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Chief Anders gives lectures on active shooter training

Chief of the Millersville Police Department, Peter Anders, gave a lecture to MU students and faculty regarding responses in the case of a school shooting. Photo Courtesy of Millersville University

Shaun Lucas

Associate News Editor  

On Sept. 30 and Oct. 1, Chief of the Millersville Police Department Peter Anders lectured MU students and faculty regarding responses in the case of a school shooting. The presentation featured, videos, statistics of past shooting events, and interactive demonstrations, educating individuals on how shooting safety procedures.

MU has a reputation for upholding campus safety. According to the Security Center website, Millersville University is titled one of the safest campuses in Pennsylvania. Many attribute this ranking to the diligence of the MUPD, constantly surveilling the campus and acting as security for MU public events. In addition, the emergency pillars along the campus are available for threatened students. When the students press the “emergency” button, MUPD officers to arrive at the scene within minutes.

Along with officers, MU offers multiple programs for student safety, such as the online “Not Anymore” courses teaching freshmen the dangers of drugs, alcohol, and sexual assault on campus. Several clubs provide interactive learning for the protection benefits, such as the Martial Arts organization teaching students self-defense methods.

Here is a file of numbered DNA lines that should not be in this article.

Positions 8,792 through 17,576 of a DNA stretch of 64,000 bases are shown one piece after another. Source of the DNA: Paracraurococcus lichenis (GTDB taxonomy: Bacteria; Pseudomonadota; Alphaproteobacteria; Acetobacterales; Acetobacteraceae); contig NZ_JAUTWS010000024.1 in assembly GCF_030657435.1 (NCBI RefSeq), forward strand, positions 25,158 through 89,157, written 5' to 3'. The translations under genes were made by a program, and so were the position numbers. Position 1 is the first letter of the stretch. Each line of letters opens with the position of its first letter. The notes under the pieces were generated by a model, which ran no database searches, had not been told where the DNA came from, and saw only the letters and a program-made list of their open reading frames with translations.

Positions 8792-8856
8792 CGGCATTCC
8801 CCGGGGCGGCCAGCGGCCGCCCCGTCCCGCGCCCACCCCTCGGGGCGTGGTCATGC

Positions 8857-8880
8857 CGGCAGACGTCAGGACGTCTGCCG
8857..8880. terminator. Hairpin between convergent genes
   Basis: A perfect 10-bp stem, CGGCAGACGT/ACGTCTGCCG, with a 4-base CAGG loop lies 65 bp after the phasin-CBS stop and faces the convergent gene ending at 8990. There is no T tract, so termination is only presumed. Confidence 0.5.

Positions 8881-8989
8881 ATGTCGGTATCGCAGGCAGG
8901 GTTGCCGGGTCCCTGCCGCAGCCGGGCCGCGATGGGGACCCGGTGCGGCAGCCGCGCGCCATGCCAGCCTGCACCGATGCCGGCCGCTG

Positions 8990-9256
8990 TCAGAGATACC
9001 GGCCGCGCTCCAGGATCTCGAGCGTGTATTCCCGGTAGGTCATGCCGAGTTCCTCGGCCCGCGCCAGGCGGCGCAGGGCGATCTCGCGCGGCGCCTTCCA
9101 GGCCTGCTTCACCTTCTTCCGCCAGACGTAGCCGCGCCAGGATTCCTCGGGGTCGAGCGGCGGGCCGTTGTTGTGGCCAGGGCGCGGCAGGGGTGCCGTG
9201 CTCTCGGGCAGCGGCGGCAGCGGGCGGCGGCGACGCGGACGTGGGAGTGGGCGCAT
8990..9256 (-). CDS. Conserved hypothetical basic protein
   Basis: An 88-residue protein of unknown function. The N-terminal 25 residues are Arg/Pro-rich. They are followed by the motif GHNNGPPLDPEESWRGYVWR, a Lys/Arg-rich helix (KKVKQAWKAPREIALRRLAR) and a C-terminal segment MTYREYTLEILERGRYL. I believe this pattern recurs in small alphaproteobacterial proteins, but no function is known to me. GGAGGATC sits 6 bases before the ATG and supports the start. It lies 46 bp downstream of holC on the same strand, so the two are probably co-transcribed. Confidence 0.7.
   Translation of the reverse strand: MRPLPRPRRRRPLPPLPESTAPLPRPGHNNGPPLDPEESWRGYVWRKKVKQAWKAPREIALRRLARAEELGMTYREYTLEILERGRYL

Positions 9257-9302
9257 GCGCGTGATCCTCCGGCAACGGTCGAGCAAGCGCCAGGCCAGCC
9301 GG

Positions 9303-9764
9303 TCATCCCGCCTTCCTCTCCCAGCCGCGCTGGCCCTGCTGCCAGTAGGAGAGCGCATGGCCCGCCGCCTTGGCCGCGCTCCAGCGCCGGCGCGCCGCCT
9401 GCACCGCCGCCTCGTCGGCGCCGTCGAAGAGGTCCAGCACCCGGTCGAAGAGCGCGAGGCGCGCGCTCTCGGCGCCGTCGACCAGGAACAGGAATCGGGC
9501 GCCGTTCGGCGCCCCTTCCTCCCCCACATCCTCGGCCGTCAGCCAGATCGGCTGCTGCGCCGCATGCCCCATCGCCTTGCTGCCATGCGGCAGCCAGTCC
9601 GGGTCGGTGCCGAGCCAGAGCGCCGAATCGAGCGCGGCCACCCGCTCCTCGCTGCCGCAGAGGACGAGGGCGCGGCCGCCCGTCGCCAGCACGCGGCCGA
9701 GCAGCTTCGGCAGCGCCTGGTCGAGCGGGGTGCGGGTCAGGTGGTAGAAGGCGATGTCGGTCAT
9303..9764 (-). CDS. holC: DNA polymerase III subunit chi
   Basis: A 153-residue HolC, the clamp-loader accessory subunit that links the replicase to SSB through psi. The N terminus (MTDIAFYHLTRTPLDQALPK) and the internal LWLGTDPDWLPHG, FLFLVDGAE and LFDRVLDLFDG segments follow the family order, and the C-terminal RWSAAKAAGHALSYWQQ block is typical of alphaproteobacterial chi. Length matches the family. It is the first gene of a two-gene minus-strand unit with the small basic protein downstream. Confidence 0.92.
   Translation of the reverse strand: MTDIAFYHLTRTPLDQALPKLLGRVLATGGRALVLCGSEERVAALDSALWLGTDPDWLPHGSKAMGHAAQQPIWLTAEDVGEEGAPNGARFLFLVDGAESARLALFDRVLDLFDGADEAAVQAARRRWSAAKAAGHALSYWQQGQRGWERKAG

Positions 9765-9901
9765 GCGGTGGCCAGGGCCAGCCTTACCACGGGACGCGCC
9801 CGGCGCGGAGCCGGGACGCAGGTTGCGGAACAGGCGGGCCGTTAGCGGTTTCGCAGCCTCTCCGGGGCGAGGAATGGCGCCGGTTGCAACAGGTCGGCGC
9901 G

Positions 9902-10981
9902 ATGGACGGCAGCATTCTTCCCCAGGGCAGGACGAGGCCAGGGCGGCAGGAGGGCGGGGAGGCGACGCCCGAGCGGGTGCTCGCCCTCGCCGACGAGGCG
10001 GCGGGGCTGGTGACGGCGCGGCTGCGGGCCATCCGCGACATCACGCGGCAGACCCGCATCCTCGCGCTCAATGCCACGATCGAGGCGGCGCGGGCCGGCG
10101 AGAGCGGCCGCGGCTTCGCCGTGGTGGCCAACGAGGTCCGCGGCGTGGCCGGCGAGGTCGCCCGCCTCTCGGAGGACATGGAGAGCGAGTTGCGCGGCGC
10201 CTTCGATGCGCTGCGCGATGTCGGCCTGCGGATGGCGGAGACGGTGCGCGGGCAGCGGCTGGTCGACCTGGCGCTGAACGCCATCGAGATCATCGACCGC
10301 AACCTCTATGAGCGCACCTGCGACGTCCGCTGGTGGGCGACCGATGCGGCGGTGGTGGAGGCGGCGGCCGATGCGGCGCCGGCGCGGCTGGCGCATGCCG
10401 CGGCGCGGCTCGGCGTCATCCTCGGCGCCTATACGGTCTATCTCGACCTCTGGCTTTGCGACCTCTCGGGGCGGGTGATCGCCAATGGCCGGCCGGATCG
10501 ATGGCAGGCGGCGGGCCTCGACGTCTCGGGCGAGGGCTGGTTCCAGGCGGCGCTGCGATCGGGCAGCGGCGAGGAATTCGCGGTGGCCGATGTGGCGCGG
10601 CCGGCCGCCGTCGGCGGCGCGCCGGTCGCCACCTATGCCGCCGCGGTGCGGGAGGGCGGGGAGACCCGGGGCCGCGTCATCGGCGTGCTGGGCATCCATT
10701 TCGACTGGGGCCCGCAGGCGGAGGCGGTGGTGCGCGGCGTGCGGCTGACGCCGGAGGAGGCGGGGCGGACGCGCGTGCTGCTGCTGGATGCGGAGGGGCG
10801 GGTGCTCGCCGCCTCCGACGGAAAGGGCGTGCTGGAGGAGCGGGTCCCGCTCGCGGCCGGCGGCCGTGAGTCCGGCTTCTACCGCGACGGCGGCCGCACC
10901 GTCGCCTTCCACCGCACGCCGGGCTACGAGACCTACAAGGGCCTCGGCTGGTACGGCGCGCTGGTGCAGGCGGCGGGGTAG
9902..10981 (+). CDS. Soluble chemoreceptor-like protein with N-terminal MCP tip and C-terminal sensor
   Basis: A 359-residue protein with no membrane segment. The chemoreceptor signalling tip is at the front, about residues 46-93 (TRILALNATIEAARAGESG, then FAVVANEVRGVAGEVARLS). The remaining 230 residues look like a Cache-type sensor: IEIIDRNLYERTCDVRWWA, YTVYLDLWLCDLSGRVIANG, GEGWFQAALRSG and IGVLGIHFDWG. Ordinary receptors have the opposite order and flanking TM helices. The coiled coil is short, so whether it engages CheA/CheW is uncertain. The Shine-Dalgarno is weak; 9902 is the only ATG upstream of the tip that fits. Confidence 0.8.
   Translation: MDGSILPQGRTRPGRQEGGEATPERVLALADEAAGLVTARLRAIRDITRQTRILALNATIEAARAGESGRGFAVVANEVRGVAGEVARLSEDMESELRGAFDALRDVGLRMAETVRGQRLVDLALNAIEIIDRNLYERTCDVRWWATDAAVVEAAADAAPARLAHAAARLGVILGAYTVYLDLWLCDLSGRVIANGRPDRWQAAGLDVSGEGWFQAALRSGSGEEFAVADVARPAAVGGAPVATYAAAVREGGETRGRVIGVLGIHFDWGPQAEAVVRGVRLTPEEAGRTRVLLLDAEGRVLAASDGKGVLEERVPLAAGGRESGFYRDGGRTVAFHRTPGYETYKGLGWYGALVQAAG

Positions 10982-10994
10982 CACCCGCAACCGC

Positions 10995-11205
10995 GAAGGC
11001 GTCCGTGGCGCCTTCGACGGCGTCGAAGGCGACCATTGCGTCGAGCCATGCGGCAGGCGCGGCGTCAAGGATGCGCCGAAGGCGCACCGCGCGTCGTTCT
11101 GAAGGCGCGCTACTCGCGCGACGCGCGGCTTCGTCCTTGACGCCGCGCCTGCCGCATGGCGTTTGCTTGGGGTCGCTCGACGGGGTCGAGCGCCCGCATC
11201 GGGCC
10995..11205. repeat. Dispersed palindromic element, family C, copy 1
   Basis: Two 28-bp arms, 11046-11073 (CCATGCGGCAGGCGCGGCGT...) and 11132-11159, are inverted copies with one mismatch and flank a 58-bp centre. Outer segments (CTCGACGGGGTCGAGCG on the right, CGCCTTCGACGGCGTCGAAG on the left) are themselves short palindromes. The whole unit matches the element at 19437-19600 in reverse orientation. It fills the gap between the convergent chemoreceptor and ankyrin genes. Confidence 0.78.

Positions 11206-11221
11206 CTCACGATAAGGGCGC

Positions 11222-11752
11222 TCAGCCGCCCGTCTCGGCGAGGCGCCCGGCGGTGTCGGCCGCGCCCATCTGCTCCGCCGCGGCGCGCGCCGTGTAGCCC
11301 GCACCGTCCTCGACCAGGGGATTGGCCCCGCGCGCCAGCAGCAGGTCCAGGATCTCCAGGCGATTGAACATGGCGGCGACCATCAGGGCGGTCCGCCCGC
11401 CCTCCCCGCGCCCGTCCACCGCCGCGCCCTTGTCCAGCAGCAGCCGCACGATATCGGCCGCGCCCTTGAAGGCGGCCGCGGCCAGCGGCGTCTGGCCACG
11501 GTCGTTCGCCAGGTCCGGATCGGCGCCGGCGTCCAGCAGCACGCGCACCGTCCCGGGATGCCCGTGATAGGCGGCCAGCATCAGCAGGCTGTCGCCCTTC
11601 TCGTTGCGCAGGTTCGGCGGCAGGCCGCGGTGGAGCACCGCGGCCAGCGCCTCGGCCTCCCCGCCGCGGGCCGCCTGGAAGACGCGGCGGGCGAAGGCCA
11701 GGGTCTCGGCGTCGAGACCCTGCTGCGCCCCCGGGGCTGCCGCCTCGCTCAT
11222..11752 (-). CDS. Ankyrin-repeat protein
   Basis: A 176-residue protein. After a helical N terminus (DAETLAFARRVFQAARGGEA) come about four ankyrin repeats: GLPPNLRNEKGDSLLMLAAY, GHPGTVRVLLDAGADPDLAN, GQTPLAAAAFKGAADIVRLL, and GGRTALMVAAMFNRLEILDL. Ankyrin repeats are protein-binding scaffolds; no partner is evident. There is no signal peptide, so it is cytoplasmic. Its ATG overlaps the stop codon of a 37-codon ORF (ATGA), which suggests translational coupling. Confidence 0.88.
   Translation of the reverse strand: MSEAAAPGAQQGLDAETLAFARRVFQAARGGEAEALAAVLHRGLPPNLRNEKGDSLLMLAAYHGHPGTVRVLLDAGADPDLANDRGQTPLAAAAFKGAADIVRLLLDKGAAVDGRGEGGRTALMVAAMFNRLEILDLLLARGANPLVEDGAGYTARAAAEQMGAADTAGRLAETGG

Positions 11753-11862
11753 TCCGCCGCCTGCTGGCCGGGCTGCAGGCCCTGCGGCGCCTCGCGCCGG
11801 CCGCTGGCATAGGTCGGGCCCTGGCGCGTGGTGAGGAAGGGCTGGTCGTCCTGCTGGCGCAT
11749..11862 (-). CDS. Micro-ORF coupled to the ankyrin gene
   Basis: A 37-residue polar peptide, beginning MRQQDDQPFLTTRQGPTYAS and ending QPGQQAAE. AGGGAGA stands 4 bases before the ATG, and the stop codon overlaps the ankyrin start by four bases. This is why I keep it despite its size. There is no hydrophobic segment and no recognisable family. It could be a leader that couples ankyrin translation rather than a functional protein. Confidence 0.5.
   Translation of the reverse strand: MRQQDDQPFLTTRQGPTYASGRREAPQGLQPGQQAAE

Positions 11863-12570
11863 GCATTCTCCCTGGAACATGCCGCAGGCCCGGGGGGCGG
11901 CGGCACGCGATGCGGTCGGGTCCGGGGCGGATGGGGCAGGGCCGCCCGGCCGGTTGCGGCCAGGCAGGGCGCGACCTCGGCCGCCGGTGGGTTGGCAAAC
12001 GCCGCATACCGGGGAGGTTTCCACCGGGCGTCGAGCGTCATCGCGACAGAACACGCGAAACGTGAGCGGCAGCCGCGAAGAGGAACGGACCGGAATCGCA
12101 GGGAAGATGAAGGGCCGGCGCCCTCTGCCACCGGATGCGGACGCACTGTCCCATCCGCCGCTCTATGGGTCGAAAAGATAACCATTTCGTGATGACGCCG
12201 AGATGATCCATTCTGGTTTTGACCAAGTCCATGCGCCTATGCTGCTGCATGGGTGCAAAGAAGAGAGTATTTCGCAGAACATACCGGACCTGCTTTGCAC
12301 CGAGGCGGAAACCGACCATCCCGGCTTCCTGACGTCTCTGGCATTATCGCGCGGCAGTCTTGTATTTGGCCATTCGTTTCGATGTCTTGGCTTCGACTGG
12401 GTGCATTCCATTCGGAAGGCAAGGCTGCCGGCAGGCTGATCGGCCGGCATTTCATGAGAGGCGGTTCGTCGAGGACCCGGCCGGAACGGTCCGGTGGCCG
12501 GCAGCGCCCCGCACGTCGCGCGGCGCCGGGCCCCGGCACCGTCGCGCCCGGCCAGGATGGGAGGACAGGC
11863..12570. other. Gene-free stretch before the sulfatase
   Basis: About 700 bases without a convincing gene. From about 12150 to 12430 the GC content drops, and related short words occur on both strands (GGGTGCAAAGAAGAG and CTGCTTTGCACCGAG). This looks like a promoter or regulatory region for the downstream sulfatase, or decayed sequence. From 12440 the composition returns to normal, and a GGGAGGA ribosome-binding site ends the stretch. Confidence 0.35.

The presentation focused on “ALiSE”: alert, lockdown, inform, counter, and evacuate in the case of a public shooting.

The presentation also debunks the common “intruder alert” procedures held by many high schools, with Anders used statistics from the Virginia Tech shooting on April 17, 2007. Through a chilling model of fatalities based on specific campus rooms, Anders analyzed how the room with the most survivors were ones who took actions, rather than those who simply hid from the shooter.

Anders gave a physical demonstration on removing guns from a shooter, with plastic weapon models. Audience members could then learn detailed ways to pressure a shooter into submission until receiving officer aid. Another demonstration involved volunteers moving back and forth, with other audience members attempting to follow the volunteer with their thumb. This activity displayed how moving makes one less likely to be wounded or killed by a shooter.

Mental health and watching for signs were another key concept of the presentation. Anders encouraged individuals to report suspicious messages or behavior. Doing so will assist officers’ ability to investigate and prevent a potential shooting.